Have you ever felt the need to talk to someone who could help you succeed further in your business, improve a challenging situation or help you reach your life’s goals?  A mentor may be just the key.


Research shows that people with a mentor report higher job satisfaction.  They also have a stronger commitment to their organization and are less likely to leave their jobs.  Moreover, they generally have higher salaries and experience more frequent promotions than those without a mentor.


The definition of mentoring?  It’s a developmental partnership where a mentor shares knowledge, skills, experience and perspective to foster the personal and professional growth of another. The power of mentoring answers the call to that desired thirst for objective insight and creates a one-of-a-kind opportunity for collaboration, goal achievement and problem solving.


Let’s look at five key steps you should consider when cultivating an effective mentoring relationship:

It’s the trust thing

A relationship of trust must be developed before any effective mentoring can take place.  Good mentors are honest, trustworthy and active listeners. They are engaged with you during each session, focused on your issues at hand and purposed in helping you set goals.  A mentor then continues to build upon your strengths, needs and goals throughout your journey. Cultivating this type of relationship requires active, trustworthy participation of both parties.


Who does what?

Clearly define the roles and responsibilities of both you and your mentor.  As the mentee, you should be open to feedback and an active listener, as well as an active participant.  Questions to ask your mentor might be, “How is my role different than the mentor during this process?” or “Will I be required to complete certain goals during the mentoring period?”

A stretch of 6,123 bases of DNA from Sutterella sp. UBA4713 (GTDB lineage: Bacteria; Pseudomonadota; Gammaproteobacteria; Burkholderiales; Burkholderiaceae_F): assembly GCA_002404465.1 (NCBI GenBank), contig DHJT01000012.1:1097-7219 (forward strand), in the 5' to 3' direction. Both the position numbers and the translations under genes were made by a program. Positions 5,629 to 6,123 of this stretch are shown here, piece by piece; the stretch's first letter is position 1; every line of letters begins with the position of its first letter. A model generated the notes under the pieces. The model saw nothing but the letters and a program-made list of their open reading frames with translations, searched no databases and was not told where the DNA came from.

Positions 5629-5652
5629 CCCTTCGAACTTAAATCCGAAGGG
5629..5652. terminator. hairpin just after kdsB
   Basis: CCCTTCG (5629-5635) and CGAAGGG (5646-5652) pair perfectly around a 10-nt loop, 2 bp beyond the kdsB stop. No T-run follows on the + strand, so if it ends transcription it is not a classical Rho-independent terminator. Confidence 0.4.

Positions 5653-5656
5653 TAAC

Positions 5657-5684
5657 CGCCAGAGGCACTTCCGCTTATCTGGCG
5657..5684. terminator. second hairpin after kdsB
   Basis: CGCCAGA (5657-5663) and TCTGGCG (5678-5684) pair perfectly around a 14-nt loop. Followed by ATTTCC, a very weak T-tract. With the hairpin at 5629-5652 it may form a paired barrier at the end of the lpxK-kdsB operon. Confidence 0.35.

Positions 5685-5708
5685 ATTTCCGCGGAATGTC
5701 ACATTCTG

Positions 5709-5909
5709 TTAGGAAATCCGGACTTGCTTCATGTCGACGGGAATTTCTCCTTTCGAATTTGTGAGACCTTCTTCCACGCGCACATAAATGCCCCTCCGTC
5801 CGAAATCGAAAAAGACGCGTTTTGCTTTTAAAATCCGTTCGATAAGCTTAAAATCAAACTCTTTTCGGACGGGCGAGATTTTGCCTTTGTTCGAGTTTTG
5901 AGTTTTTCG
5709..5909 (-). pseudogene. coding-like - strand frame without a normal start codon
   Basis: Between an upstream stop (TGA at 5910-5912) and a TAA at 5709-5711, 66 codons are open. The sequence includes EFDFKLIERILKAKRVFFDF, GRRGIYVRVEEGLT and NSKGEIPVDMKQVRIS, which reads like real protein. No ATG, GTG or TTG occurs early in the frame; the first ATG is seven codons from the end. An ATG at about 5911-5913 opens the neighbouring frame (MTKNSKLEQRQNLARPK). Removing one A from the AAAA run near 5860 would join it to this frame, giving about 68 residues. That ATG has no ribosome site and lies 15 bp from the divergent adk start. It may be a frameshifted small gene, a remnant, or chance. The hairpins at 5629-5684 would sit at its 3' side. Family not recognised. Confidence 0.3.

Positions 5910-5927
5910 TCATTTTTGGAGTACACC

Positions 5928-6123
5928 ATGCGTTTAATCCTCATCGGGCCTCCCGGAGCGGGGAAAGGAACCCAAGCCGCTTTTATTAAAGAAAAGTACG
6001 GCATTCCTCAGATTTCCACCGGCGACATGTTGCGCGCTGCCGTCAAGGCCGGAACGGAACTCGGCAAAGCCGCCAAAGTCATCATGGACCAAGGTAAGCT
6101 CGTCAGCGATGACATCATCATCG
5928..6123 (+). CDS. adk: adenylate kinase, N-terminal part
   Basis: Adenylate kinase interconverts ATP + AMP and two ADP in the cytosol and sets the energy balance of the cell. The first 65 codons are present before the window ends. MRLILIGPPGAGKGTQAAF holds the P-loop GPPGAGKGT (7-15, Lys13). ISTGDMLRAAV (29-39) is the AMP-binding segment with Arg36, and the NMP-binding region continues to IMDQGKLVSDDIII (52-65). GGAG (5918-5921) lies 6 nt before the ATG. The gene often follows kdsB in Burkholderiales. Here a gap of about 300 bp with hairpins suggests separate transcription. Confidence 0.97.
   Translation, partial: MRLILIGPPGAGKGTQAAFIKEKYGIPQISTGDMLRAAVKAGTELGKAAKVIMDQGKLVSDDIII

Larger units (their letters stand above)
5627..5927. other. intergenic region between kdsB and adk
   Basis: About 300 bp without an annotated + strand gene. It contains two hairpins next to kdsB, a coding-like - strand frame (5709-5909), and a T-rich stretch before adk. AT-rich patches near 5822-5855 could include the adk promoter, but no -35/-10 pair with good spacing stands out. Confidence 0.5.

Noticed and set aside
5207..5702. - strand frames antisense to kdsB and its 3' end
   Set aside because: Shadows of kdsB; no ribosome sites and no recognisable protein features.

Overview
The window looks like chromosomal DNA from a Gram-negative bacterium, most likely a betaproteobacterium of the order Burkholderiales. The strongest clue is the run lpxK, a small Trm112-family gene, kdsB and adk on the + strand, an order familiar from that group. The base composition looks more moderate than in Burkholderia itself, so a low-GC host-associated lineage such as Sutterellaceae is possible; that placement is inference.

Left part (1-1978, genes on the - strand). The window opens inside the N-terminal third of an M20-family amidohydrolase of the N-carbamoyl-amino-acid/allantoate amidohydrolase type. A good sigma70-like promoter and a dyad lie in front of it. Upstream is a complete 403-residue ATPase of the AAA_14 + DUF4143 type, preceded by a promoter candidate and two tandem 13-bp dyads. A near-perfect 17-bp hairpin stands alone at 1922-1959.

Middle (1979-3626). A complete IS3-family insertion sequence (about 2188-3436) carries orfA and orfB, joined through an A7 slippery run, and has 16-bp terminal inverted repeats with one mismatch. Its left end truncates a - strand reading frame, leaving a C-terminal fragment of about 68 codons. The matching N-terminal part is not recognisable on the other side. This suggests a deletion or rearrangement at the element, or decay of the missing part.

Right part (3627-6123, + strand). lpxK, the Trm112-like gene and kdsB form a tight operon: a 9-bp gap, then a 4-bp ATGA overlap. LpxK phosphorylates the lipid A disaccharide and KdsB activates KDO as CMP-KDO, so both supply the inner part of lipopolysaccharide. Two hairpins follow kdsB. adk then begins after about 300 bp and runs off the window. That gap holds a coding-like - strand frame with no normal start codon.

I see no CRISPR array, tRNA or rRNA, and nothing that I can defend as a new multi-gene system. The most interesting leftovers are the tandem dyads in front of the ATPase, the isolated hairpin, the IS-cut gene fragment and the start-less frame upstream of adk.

Go for the Goal

A good mentor will work with you to establish mutually agreed upon short- and long-term goals, which become the foundation for the mentoring process.  Your mentor can also help you track your actions and make sure you’re being realistic in your plans.


Work together

Be collaborative in solving problems.  A good mentor will allow you the opportunity to identify your concerns and potential solutions. Most importantly, they’ll allow you to take risks and do things differently by implementing creative solutions.  It’s also important to access the outcome together and make adjustments if necessary.  Don’t forget to celebrate successful results as well!  Building a connection with your mentor requires time and effort.  The strength of the relationship matters in order to implement the changes you need.


Just an email or phone call away

Stay in touch with each other!  Seek opportunities to maintain contact and accountability.  Although you may not be able to meet with your mentor on a regular basis, mentors can remain accessible even from a distance with the use of email or phone.  Whenever you agree to stay in touch, be respectful of the mentor’s time by being on time and being prepared for meetings, even if it’s a phone call.


These five steps should help jump-start you on your way to developing an effective mentoring relationship, whether it’s your life coach, a colleague or friend.   Having someone in your corner, rooting you on, providing you support and confirmation, can be a very important resource for your professional development and your life.